Saying it was past time for Canada’s major energy-producing province to start addressing climate change, Alberta Premier Rachel Notley released a climate management plan that would begin to limit oil sands emissions, broaden and improve its existing carbon pricing system, and move the province away from coal-fired power generation.
The Canadian Association of Petroleum Producers responded that the plan will allow the industry to grow, further enhance its environmental performance through technological innovation, and is expected to improve Canadian oil’s access to more markets.
Noting that hundreds of thousands of well-paying jobs across Canada depend directly on energy, Notley said in a Nov. 22 speech in Edmonton. “This will continue for many decades to come,” she said. “But for it to continue, in our role as Canada’s principal energy producer, we need to step up to the climate change issue.”
Notley commented that while many Alberta energy leaders have said for some time that the province needs to and can do a better job on this, Alberta got a major wake-up call when US President Barack Obama called the province’s oil production “some of the dirtiest oil in the world” as he rejected the Keystone XL pipeline project’s cross-border permit application (OGJ Online, Nov. 6, 2015).
“That is the reputation that mistaken government policies have earned for us,” Notley said. “We are a landlocked energy producer with a single market that just took a very hard run at us. We need to do better, and we are going to do better.”
Notley said Alberta’s new climate management plan will include its first overall oil sands emissions limit of 100 megatons/year, with a provision for upgrading and cogeneration, from an industry which presently generates about 70 megatons/year. The province also will begin regulating methane emissions, she added.
Cites industry’s commitments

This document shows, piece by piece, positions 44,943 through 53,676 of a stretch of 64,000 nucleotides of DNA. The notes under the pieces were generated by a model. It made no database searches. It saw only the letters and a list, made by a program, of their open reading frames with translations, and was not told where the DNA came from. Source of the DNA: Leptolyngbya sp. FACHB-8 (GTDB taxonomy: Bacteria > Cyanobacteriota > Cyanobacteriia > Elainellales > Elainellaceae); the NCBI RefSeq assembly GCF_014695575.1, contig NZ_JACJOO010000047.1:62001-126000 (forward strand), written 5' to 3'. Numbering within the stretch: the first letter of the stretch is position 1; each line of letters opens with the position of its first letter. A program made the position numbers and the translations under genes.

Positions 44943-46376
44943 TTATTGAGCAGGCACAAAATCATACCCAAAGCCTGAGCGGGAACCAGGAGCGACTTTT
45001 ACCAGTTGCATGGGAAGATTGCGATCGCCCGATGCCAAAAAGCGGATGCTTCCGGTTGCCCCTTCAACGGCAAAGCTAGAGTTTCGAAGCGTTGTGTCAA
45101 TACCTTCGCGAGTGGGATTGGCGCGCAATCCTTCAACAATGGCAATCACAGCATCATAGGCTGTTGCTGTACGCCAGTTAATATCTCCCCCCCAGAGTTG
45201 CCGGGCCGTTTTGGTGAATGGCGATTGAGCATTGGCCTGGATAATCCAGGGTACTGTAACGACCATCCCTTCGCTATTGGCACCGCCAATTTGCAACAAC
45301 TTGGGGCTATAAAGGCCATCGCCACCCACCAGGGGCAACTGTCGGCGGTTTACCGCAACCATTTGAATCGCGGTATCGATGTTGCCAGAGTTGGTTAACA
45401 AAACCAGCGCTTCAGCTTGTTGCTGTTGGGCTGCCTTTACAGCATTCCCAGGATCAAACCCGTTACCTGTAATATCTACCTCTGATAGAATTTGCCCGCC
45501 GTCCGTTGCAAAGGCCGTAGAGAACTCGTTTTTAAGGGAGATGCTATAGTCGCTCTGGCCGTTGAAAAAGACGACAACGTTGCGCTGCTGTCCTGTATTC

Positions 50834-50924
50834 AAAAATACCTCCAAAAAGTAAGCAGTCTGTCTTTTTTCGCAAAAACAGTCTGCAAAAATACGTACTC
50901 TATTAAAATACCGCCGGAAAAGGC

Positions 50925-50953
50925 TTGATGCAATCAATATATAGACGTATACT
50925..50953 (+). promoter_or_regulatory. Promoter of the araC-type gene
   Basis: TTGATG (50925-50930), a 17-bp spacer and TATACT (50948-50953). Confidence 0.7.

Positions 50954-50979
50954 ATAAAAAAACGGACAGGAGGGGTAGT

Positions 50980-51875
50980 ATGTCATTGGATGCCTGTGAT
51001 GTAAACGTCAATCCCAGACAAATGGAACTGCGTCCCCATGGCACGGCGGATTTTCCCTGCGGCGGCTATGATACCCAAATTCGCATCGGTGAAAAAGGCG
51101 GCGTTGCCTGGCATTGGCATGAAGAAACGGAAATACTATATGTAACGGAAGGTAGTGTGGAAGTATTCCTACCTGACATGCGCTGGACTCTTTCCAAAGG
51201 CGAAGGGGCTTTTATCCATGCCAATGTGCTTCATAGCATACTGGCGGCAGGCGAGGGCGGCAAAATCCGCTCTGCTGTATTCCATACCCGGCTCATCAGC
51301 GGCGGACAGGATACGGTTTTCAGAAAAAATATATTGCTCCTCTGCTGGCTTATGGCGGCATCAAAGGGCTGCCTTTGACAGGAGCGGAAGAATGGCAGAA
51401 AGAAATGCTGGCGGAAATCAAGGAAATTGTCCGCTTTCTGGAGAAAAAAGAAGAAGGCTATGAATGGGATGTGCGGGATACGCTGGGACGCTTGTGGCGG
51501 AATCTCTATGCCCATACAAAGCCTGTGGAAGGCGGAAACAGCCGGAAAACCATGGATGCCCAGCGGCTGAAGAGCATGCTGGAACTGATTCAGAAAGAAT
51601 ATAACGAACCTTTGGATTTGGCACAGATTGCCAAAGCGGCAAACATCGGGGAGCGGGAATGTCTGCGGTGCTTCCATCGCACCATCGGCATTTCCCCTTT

CAPP Pres. Tim McMillan said the climate plan will build on the industry’s commitment to environmental performance and emissions reductions. He said Environment Canada reports that emissions per barrel of oil produced from the oil sands are down 30% from 1990 levels.
Pilot projects that use solvents in oil sands in-situ operations, and projects that use carbon capture and storage technology are examples of technological innovation the industry is pursuing already to reduce per barrel emissions even further, McMillan said.
Alberta also will phase in a higher carbon price of $20 (Can.)/ton in January 2017 and $30 (Can.)/ton a year later, Notley said. “[It] will be adjusted “to keep pace with prices and growth, taking account of what our peer jurisdictions and competitors do,” she explained. “We will put every penny raised through the carbon price to work here in Alberta—building our economy, creating jobs, and doubling down on efforts to reduce pollution and promote greater efficiency.”
The province also intends to phase out all coal emissions from power plants by 2030 and replace it with generation from renewable sources, Notley said. “Specifically, we will aim to replace two thirds of our existing coal electricity with renewable energy,” she said. “We will keep the costs of renewables as low as possible by using market mechanisms, such as auctioning.”
McMillan said this also will provide an opportunity to use more natural gas to generate electricity. “Fuel switching would create about 1.5 bcfd of new gas demand in Alberta,” he said. “Under the current royalty regime, this translates into roughly $140 million (Can.)/year in new royalties for the province, because gas pays much higher royalties than coal based on price and production.”
He said Alberta’s government clearly recognizes the importance of technological innovation as part of the Climate Leadership Plan. “At the same time, however, we realize this is only a first step as several of the principles outlined today require more detail before they become part of the province’s climate change policy,” McMillan said.
“We will work with the government as these principles are put into practice, and we encourage the province to follow a balanced approach, recognizing that our sector can only become a global supplier of responsibly produced oil and natural gas if we are competitive on the world stage,” CAPP’s president said.
Contact Nick Snow at email@example.com.